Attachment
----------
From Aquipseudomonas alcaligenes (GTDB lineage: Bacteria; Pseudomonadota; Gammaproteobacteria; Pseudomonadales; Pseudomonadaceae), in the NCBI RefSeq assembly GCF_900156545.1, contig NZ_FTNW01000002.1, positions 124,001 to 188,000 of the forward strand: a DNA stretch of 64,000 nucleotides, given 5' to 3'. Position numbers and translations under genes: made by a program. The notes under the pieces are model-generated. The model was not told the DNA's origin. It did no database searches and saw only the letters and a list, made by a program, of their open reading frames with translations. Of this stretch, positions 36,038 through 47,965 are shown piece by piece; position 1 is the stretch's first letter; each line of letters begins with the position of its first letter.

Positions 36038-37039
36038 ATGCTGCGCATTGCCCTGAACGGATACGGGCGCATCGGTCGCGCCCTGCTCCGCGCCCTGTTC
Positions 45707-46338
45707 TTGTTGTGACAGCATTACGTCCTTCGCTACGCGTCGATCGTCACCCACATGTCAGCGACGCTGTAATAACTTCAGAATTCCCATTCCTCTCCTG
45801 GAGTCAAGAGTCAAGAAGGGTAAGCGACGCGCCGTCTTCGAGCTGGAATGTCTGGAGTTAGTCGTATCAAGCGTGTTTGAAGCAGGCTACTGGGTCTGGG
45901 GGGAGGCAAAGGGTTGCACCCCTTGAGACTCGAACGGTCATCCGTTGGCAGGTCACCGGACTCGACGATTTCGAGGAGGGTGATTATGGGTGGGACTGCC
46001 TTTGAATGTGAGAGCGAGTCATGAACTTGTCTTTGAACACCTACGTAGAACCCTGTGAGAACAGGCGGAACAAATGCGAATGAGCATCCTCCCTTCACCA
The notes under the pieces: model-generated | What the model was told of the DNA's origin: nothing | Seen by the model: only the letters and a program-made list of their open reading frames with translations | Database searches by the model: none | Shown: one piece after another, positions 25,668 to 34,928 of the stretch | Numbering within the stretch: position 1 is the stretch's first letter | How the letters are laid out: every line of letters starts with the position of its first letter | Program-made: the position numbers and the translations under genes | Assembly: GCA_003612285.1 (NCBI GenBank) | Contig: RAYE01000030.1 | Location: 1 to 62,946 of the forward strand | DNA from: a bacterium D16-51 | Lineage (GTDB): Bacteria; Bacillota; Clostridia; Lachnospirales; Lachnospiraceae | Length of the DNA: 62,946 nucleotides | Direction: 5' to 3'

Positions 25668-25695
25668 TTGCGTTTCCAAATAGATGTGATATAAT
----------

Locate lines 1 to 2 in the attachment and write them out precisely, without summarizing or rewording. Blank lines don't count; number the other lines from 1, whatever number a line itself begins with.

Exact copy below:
From Aquipseudomonas alcaligenes (GTDB lineage: Bacteria; Pseudomonadota; Gammaproteobacteria; Pseudomonadales; Pseudomonadaceae), in the NCBI RefSeq assembly GCF_900156545.1, contig NZ_FTNW01000002.1, positions 124,001 to 188,000 of the forward strand: a DNA stretch of 64,000 nucleotides, given 5' to 3'. Position numbers and translations under genes: made by a program. The notes under the pieces are model-generated. The model was not told the DNA's origin. It did no database searches and saw only the letters and a list, made by a program, of their open reading frames with translations. Of this stretch, positions 36,038 through 47,965 are shown piece by piece; position 1 is the stretch's first letter; each line of letters begins with the position of its first letter.

Positions 36038-37039